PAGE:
I don’t think anyone in January 2020 could’ve predicted that we’d be in our third year of a global pandemic in 2022. When the first news articles were released about a virus from Wuhan it seemed very far away. I’d just started internship and I remember our morning meetings then.

They’d start with the Director of Medical Services (DMS) asking if anyone has been to Wuhan recently. No raise of hands. The ED was instructed to screen for COVID for people with fevers who had recently been to Wuhan. Then after a few weeks it expanded to anyone who had been to China. Very quickly it changed to anyone who has been overseas.

I remember the photos from China of people in hazmat suits closing whole cities. My family and I watched Contagion and laughed at how similar to reality it was. Little did we know what we were in for in the near future.

Soon we started getting locally acquired cases, and our hospital was one of the first to take COVID positive patients. Doctors started wearing masks everywhere at work, but our DMS quickly shot that down. We were not allowed to wear masks unless seeing a confirmed COVID patient as it would scare the public.

Remain Calm

A lot of the doctors were angry at this order. Not being allowed to wear masks seemed dangerous to our safety. The disease was poorly understood. We knew it was extremely contagious but had no idea how severe it could be. No one knew how to treat it and there was no vaccine.

My senior reassured me over coffee at work. He said that he’d been looking after the very early cases before it was released into mainstream media (in the end of 2019/beginning January 2020). It was no more than a minor cold he said with confidence. A sore throat at most. I felt happy with this explanation and the widespread public panic seemed silly at the time. Just a cold.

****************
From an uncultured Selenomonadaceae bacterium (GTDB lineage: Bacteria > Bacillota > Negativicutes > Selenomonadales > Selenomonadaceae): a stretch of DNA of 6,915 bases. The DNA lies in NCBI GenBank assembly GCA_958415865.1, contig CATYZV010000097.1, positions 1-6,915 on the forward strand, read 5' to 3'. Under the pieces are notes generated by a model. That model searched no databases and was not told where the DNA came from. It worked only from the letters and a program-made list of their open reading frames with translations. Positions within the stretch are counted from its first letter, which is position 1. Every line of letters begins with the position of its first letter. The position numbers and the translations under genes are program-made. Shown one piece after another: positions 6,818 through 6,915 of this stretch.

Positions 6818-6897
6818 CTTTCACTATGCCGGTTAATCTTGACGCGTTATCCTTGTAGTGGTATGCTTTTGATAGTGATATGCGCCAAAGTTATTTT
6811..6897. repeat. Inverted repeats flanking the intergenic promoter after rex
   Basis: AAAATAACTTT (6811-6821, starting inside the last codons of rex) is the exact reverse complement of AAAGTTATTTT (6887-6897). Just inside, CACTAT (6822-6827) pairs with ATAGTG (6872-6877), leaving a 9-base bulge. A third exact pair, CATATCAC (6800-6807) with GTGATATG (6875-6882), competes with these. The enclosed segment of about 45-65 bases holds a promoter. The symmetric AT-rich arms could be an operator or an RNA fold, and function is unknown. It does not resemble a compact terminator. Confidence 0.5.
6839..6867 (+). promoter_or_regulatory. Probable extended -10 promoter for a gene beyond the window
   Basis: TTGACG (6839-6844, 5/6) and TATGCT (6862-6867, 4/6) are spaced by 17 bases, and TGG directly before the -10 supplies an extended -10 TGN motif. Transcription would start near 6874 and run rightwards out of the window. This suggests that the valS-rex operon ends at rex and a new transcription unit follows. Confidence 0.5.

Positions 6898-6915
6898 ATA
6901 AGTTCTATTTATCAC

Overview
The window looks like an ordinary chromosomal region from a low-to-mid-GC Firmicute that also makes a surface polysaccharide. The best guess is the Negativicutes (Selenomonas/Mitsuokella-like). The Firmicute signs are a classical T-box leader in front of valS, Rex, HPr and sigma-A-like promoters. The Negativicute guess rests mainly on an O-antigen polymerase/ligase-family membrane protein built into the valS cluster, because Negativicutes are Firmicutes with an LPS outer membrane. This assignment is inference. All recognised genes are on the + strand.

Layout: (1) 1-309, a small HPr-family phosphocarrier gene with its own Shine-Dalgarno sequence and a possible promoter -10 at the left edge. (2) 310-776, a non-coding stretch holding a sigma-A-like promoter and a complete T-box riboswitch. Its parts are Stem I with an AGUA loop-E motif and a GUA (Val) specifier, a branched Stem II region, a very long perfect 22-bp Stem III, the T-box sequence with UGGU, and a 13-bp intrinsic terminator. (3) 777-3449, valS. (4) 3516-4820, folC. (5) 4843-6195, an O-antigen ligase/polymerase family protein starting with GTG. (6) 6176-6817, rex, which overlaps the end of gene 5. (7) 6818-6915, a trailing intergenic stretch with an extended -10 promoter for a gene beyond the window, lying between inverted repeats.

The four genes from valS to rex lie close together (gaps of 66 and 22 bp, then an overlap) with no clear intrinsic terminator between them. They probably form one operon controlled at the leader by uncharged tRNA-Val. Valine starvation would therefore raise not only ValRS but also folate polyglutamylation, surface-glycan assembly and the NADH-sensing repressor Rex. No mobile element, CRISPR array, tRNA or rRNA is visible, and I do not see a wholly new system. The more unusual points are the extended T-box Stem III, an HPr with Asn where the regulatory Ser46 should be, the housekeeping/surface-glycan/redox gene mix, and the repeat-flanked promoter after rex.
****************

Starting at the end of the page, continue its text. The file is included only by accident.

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More than a cold

By March 2020 we started to realise that it was much more than a simple cold. We had our first hospital outbreak, I was exposed to a COVID positive patient and sent to isolate for 14 days. At the time I felt scared, would I get really sick?

A whole ward was shut down that day and the COVID ward was created. We then heard of the first COVID death in our hospital. The man was in the intensive care unit and had respiratory failure. He wasn’t very old, and didn’t have many co-morbidities.

The whole world was battling with COVID by this stage, and the spread didn’t seem to be slowing down at all.

Still poorly understood we had online teaching about how to manage COVID. In the beginning of 2020 we really only had oxygen. We shouldn’t give too much IV fluids. Possibly prednisone could help. The main changes were that we weren’t allowed to run into a code and start CPR immediately. From now on we need to apply full protective equipment first.

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The first lockdowns – 2020

From April, the remainder of 2020 was spent in lockdown. This particular strain of coronavirus wasn’t too contagious, and the case numbers started to go down. International travel was halted and even city borders were closed.

For months we went to and from work, or worked and studied at home for some.

Back then it seemed like it was almost solved. The vaccine was being created and we soon came to zero new cases daily. Lockdown ended and a normality seemed to set in, well as normal as you can be with wearing masks inside 24/7.

Then another outbreak began with an infected limousine driver. Christmas and New Years saw us celebrating in groups of five, at home. Would this ever end?

Vaccine roll out + DELTA – 2021

Finally, the first dose of vaccines were available. By April 2021, I had my two shots and things were seeming good. Cases were zero yet again and slowly the whole nation was being inoculated against COVID.